Community Library Built Thanks to a Successful Local Fundraising Training

By KCDF Communication Team

West Seme location, Kisumu: The day Okuto Community Library opened its door in January 2022 in West Seme ward, Kisumu County, was a celebration.

The community had surmounted many challenges and prevailed over the COVID-19 pandemic to raise the required funds. At last, they could smile. It was a long journey coming.

Over the years, members of the community had noted that education in this region was dwindling, and they lacked a designated hall to hold meetings and other community-related events. There were conversations around starting one, but one question lingered in all forms—where do we get the funds?

It was Benta Ndeda, Director and Founder of Aniga Women Initiative who came up with a solid plan. Running the organisation equipped her with vital skills for local fundraising.

Benta Ndeda, Director and Founder of Aniga Women Initiative

“We started Aniga Women Initiative in 2005 as a self-help group before formally registering it in 2010. Our mission is to empower communities in the areas of education, food security, mentorship programs, and community volunteer work. When we started, HIV and AIDS were rampant, and I had lost two brothers almost at the same time. I decided to open up about it and with some members of my clan, we started doing outreaches in the community. Then we asked ourselves, “How do we ensure that we have food on our tables to ensure that women don’t fall prey to sexual predators?” The Aniga Women Initiative kicked off and we started with a kitchen garden. Through this, we networked and got a lot of support from the community and other organisations.

Through her work in the community, one of her networks told her about the Change the Game Academy which is a programme implemented by Kenya Community Development Foundation (KCDF) where civil society organisations receive the necessary skills to better strengthen their local efforts in local fundraising and mobilizing support towards their development projects. She had undergone training on local fundraising and wanted Benta to go through the same. “She kept telling me that I would be amazed,” she offers.

Before the training, Benta was already getting excited at the prospects of all the international donors she’d get. “But I needed this training to unlearn that funding can only come from overseas donors”.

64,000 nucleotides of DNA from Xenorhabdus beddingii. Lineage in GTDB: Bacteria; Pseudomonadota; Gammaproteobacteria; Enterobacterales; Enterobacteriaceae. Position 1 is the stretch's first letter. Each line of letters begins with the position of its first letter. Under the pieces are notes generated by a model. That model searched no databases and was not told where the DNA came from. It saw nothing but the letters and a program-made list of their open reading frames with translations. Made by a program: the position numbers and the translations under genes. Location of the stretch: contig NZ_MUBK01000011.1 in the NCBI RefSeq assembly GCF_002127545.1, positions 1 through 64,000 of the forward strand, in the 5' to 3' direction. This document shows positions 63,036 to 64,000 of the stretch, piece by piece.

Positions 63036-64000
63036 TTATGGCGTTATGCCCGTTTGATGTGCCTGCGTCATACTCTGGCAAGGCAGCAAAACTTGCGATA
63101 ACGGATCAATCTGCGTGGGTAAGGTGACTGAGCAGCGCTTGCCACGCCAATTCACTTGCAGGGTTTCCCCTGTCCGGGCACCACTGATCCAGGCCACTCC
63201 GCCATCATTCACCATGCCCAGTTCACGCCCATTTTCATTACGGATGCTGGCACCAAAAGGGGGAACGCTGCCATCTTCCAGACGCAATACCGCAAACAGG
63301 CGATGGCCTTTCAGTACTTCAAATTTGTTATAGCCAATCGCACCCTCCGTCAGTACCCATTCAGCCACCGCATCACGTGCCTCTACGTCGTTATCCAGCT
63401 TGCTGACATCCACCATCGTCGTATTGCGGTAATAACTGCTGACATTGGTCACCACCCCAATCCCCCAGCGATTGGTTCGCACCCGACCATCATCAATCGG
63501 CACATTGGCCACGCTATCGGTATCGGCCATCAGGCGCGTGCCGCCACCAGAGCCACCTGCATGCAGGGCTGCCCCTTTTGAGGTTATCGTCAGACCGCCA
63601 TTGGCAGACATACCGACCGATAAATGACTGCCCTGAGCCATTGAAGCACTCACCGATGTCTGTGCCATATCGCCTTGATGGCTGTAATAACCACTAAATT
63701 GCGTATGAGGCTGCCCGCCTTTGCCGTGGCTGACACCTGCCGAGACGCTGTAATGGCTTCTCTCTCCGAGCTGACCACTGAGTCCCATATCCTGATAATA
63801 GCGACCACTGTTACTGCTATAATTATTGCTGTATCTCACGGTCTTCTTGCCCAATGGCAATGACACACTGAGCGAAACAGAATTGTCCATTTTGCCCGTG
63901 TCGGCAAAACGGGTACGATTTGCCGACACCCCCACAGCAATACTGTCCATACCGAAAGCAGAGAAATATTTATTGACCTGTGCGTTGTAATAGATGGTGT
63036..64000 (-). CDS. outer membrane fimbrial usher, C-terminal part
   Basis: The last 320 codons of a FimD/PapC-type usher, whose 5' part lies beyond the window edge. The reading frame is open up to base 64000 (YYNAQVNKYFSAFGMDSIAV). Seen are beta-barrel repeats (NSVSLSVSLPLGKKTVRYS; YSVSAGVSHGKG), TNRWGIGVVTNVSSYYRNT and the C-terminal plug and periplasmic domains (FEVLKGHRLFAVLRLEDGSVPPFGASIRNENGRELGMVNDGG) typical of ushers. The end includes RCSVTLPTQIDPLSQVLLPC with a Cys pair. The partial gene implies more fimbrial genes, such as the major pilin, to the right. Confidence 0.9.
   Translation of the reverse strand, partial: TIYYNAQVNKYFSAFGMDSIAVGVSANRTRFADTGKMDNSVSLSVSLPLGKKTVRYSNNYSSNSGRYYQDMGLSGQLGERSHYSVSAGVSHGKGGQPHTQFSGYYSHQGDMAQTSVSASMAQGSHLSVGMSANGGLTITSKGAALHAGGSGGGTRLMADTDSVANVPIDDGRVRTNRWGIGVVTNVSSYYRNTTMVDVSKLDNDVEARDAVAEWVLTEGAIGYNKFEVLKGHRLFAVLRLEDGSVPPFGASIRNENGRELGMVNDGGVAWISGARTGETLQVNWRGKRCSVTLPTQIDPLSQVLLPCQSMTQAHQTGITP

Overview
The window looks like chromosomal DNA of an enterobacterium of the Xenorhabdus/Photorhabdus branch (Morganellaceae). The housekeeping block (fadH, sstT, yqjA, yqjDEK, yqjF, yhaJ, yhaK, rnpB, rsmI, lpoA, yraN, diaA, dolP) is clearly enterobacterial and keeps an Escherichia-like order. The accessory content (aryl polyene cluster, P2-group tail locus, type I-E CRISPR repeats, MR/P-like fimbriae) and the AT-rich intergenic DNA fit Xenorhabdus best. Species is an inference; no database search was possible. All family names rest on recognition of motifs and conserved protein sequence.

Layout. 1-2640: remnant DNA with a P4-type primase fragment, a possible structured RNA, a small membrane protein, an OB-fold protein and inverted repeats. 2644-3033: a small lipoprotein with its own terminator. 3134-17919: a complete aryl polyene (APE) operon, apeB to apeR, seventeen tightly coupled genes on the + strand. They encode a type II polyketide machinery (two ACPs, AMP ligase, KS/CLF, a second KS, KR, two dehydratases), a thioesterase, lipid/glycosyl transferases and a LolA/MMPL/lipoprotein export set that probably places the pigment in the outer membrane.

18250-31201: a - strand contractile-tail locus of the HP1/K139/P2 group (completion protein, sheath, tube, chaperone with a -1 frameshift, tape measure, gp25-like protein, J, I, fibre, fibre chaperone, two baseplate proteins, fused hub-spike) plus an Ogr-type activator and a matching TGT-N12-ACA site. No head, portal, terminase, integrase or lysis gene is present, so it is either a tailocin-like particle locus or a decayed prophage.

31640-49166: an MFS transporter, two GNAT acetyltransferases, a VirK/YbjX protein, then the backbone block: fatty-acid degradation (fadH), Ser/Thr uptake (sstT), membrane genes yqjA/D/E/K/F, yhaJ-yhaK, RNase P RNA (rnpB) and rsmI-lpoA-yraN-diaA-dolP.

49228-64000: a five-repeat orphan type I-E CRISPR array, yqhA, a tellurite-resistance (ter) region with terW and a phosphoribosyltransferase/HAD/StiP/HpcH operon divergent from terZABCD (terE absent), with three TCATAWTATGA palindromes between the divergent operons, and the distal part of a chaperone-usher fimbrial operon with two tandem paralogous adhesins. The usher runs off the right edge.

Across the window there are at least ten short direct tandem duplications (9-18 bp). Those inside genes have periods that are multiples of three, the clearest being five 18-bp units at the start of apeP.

“One thing that struck my mind was that the facilitator had these small cards and told us to write the international donors we had or wished to have on board. She further told us to assume that all had pulled out. What would happen next?”

The lessons she acquired from the training, she says, were plenty. “I learned that everybody you see around is a potential donor, also don’t be tired of asking, and learn how to pitch your projects. Notably, resources are not only limited to money; they also include in-kind gifts too.”

When the committee approached me intending to help them fundraise for a community library, we wrote a proposal to KCDF and they accepted to support on grant matching fund where the Okuto community would contribute half the amount required for the project and KCDF would match the amount. At first, many didn’t believe that we could raise Sh1,000,000 from the community.”

David Omoso, the school’s patron for the past 10 years was the one who approached Benta for help.

“We had been having harambees for classrooms before getting support from the NG-CDF, but this was a bigger challenge. Determined, we decided to forge on. We had a meeting with the members of the community and representatives from the Aniga Women Initiative and resolved to give it a go. We had a committee of 50 people,” he offers. We proposed, and it was accepted.

The condition was that they had to raise the Sh1 million in six months. “We held the first fundraiser in 2019 and raised Sh250,000, then the Covid-19 pandemic happened and threw us out of the course,” says Maureen Anyango, the Project Coordinator at Aniga Women Initiative and the secretary general to the fundraising committee.